Engineering an allosteric transcription factor to respond to new ligands.Taylor, N.D., Garruss, A.S., Moretti, R., Chan, S., Arbing, M.A., Cascio, D., Rogers, J.K., Isaacs, F.J., Kosuri, S., Baker, D., Fields, S., Church, G.M., Raman, S.
(2016) Nat.Methods 13: 177-183
- PubMed: 26689263
- DOI: 10.1038/nmeth.3696
- Primary Citation of Related Structures:
- PubMed Abstract:
Genetic regulatory proteins inducible by small molecules are useful synthetic biology tools as sensors and switches. Bacterial allosteric transcription factors (aTFs) are a major class of regulatory proteins, but few aTFs have been redesigned to resp ...
Genetic regulatory proteins inducible by small molecules are useful synthetic biology tools as sensors and switches. Bacterial allosteric transcription factors (aTFs) are a major class of regulatory proteins, but few aTFs have been redesigned to respond to new effectors beyond natural aTF-inducer pairs. Altering inducer specificity in these proteins is difficult because substitutions that affect inducer binding may also disrupt allostery. We engineered an aTF, the Escherichia coli lac repressor, LacI, to respond to one of four new inducer molecules: fucose, gentiobiose, lactitol and sucralose. Using computational protein design, single-residue saturation mutagenesis or random mutagenesis, along with multiplex assembly, we identified new variants comparable in specificity and induction to wild-type LacI with its inducer, isopropyl β-D-1-thiogalactopyranoside (IPTG). The ability to create designer aTFs will enable applications including dynamic control of cell metabolism, cell biology and synthetic gene circuits.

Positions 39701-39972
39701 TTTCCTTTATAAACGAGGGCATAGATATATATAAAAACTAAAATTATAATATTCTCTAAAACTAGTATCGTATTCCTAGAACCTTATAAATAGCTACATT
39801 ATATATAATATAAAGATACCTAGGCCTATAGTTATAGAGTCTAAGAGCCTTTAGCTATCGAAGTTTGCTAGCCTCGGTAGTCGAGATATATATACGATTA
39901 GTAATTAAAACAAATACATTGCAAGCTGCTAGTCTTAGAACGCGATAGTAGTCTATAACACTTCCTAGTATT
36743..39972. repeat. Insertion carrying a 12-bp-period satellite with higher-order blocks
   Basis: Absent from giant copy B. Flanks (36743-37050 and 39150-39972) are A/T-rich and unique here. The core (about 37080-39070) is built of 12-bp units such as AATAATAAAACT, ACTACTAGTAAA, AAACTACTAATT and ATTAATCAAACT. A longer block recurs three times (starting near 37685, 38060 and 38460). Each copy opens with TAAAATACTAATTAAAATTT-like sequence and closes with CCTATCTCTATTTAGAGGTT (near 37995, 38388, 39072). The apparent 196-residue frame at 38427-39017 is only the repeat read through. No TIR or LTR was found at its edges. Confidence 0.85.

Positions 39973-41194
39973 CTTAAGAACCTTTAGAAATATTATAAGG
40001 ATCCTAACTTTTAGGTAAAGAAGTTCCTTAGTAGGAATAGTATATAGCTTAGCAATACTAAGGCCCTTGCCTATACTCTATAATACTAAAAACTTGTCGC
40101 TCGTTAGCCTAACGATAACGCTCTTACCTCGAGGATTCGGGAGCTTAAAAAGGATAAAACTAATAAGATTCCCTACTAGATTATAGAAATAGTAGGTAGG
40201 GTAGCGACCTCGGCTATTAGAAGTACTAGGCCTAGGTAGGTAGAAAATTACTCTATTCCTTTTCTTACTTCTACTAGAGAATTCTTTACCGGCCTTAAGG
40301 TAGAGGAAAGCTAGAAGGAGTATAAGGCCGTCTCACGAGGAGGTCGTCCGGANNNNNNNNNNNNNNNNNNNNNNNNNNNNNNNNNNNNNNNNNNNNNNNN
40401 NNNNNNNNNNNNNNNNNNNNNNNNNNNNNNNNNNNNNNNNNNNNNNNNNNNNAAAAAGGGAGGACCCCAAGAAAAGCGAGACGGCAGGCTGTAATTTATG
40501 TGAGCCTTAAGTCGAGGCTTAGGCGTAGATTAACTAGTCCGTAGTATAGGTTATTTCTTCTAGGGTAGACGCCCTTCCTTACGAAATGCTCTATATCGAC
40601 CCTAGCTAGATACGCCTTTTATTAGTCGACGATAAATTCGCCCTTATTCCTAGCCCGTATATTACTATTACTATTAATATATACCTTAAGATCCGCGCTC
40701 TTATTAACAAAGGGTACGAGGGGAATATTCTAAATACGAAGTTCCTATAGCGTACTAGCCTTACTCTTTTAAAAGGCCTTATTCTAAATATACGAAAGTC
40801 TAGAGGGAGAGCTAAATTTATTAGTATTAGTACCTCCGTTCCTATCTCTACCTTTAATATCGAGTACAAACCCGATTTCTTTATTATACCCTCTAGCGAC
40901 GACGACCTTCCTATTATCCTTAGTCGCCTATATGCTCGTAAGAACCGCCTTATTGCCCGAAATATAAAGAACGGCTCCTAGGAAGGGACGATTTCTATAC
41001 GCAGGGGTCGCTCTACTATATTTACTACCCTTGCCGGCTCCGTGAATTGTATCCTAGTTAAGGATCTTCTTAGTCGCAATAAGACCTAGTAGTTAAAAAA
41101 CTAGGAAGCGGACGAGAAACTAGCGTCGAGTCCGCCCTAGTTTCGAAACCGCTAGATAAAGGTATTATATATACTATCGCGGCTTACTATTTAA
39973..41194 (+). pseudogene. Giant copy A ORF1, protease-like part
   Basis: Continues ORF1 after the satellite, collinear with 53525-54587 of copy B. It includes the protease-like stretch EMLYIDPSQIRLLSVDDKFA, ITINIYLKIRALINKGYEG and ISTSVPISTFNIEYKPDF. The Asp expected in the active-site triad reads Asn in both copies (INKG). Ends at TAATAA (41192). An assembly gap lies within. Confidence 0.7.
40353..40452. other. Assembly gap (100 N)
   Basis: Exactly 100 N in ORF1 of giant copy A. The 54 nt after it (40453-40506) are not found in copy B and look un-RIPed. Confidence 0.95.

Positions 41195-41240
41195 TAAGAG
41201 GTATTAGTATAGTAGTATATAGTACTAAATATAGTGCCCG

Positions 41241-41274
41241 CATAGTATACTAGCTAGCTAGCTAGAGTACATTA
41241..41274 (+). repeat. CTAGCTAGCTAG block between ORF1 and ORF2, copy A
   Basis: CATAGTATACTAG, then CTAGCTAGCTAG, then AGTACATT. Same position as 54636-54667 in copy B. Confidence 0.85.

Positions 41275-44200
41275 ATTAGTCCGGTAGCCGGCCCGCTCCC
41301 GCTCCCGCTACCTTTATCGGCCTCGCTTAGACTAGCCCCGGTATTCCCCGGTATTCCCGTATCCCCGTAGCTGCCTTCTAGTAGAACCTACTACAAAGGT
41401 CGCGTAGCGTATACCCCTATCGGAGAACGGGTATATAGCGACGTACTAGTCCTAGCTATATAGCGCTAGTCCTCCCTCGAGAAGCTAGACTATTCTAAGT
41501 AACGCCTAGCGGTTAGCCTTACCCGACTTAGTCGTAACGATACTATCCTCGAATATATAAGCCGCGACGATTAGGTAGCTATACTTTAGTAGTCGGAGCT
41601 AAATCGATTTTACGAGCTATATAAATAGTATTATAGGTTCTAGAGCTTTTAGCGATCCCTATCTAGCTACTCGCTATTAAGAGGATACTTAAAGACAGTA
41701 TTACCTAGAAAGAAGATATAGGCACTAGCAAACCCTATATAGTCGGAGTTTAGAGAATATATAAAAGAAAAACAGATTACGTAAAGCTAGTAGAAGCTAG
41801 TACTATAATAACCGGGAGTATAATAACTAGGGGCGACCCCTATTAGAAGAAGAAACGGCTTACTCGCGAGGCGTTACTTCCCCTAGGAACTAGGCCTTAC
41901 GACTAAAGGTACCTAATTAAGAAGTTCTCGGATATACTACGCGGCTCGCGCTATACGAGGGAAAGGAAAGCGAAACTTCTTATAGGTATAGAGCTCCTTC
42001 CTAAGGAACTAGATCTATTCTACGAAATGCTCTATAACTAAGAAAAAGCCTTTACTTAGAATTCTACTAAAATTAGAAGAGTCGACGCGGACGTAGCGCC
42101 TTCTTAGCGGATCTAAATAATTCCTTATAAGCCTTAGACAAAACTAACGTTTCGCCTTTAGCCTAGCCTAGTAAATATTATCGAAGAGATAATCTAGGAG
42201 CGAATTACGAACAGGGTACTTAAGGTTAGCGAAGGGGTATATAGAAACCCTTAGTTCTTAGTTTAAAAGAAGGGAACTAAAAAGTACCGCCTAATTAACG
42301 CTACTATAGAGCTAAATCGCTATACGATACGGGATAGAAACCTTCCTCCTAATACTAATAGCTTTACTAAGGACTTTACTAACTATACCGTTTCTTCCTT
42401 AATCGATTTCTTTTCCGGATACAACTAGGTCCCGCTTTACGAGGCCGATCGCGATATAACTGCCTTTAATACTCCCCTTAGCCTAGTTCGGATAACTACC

Wyss Institute for Biologically-Inspired Engineering, Harvard University, Boston, Massachusetts, USA.